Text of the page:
Once a Year Blog Maintenance–Are You Up to Date?

blog maintenanceThis week, I’m providing tips for end-of-year technology maintenance. Sure, you should do it once a month if you’re active on your computer, but AT LEAST do it yearly.

Like today.

For most teachers I know, life zooms by with few breaks to pause, glance around at the surroundings and clean up the clutter and confusion that grows like mold from our everyday academic life. The end of the calendar year is a good time to do that, when many of us are teaching less and have fewer commitments and obligations to fill our week.

Here’s my short list–one I hope is do-able during the Holidays. While it’s specific to blogs, it can apply to class wikis, websites, Moodle accounts–anything that you routinely update and share with colleagues, students, parents:

  • Update my online profile–FB, Twitter, professional groups, my PLN. Have I changed my focus? Switched jobs? Adding new pieces efriends would like to know about? This, btw, should be done regularly, but at least do it at the new year.
  • Check old posts, articles, updates for grammar and spelling. I start with the most-visited articles (under Site Stats) and work my way down (in case I run out of time). I’m always surprised what I catch with a fresh eye.
  • Check individual post tags and categories to see if I can whittle down the options while still clearly cataloging my writing. Sometimes, I haven’t even added a category–fix all those, too.
  • Check sidebar for out-of-date and no-longer-relevant widgets and links. Add new pieces (like awards and links) that add to the blog’s utility. Move pieces around to give a fresh look.
  • Check list of ‘pages’. Sure, I’m on top of the Home page, but are the others still relevant? Up to date? Hmm…
  • Check appearance on a smart phone and iPad to see if they require adjustments to display better. I recently switched my blog theme (you probably noticed) to respond to the fact that so many people read blogs on iPads and smartphones now, rather than desktops and laptops.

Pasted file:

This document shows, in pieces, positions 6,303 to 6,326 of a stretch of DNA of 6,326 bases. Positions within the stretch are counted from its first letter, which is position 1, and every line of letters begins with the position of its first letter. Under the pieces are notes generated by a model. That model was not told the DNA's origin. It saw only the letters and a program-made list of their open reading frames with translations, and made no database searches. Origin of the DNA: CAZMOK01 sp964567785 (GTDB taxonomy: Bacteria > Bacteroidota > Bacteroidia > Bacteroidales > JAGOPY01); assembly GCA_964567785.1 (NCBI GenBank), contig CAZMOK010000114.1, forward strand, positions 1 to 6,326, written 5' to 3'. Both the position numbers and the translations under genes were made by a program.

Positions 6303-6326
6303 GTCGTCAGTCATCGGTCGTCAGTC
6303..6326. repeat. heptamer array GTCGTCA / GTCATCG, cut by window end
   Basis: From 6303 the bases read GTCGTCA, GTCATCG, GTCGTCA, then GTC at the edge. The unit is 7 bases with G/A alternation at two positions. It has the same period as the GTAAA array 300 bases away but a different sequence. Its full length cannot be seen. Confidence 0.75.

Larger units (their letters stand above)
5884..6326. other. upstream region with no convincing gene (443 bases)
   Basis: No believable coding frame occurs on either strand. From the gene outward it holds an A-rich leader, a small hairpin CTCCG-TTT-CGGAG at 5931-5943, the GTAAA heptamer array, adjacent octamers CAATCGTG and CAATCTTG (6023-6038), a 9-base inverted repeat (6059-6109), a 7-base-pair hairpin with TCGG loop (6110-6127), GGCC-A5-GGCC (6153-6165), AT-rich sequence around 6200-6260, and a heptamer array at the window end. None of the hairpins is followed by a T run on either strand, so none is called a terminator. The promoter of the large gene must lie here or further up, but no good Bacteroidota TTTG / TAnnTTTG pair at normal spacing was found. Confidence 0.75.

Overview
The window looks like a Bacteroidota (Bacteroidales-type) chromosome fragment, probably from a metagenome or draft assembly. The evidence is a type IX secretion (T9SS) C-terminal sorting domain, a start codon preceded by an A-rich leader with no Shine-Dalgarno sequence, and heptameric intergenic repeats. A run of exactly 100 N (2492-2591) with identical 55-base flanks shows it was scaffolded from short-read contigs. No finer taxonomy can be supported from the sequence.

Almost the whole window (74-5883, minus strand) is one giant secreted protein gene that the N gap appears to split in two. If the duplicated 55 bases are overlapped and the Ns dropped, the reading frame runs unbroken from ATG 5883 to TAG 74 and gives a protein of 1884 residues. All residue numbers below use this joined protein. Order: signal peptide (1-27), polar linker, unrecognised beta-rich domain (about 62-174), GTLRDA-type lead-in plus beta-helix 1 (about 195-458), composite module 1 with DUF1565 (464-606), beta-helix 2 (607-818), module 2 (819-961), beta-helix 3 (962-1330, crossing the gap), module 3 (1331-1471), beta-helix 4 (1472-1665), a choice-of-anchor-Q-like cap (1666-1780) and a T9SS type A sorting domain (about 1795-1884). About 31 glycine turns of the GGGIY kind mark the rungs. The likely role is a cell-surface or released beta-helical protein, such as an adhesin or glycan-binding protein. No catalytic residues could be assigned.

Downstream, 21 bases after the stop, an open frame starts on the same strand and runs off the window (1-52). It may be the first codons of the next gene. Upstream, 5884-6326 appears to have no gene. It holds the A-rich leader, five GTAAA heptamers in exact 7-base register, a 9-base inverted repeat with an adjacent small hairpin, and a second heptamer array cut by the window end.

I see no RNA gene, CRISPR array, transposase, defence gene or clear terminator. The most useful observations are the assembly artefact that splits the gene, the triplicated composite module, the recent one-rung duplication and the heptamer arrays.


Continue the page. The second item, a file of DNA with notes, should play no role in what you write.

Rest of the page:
• Check blog in different browsers to see if I should recommend one over the other for best-viewing.

Follow along with me over the holidays. There are seven items. Let’s do one every-other-day together. I’ll check in with you via @askatechteacher (Twitter). We can keep each other motivated. Let’s start December 26th (I have too much to do for the holiday to start earlier and I bet you’re the same). I’ll Tweet you. You answer.

Do you have any maintenance issues you suggest for the new year? I’d love to hear them.


Jacqui Murray has been teaching K-18 technology for 30 years. She is the editor/author of over a hundred tech ed resources including a K-12 technology curriculum, K-8 keyboard curriculum, K-8 Digital Citizenship curriculum. She is an adjunct professor in tech ed, Master Teacher, webmaster for four blogs, an Amazon Vine Voice, CSTA presentation reviewer, freelance journalist on tech ed topics, contributor to NEA Today, and author of the tech thrillers, To Hunt a Sub and Twenty-four Days. You can find her resources at Structured Learning.

Author: Jacqui
Jacqui Murray has been teaching K-18 technology for 30 years. She is the editor/author of over a hundred tech ed resources including a K-12 technology curriculum, K-8 keyboard curriculum, K-8 Digital Citizenship curriculum. She is an adjunct professor in tech ed, Master Teacher, webmaster for four blogs, an Amazon Vine Voice, CSTA presentation reviewer, freelance journalist on tech ed topics, contributor to NEA Today, and author of the tech thrillers, To Hunt a Sub and Twenty-four Days. You can find her resources at Structured Learning.

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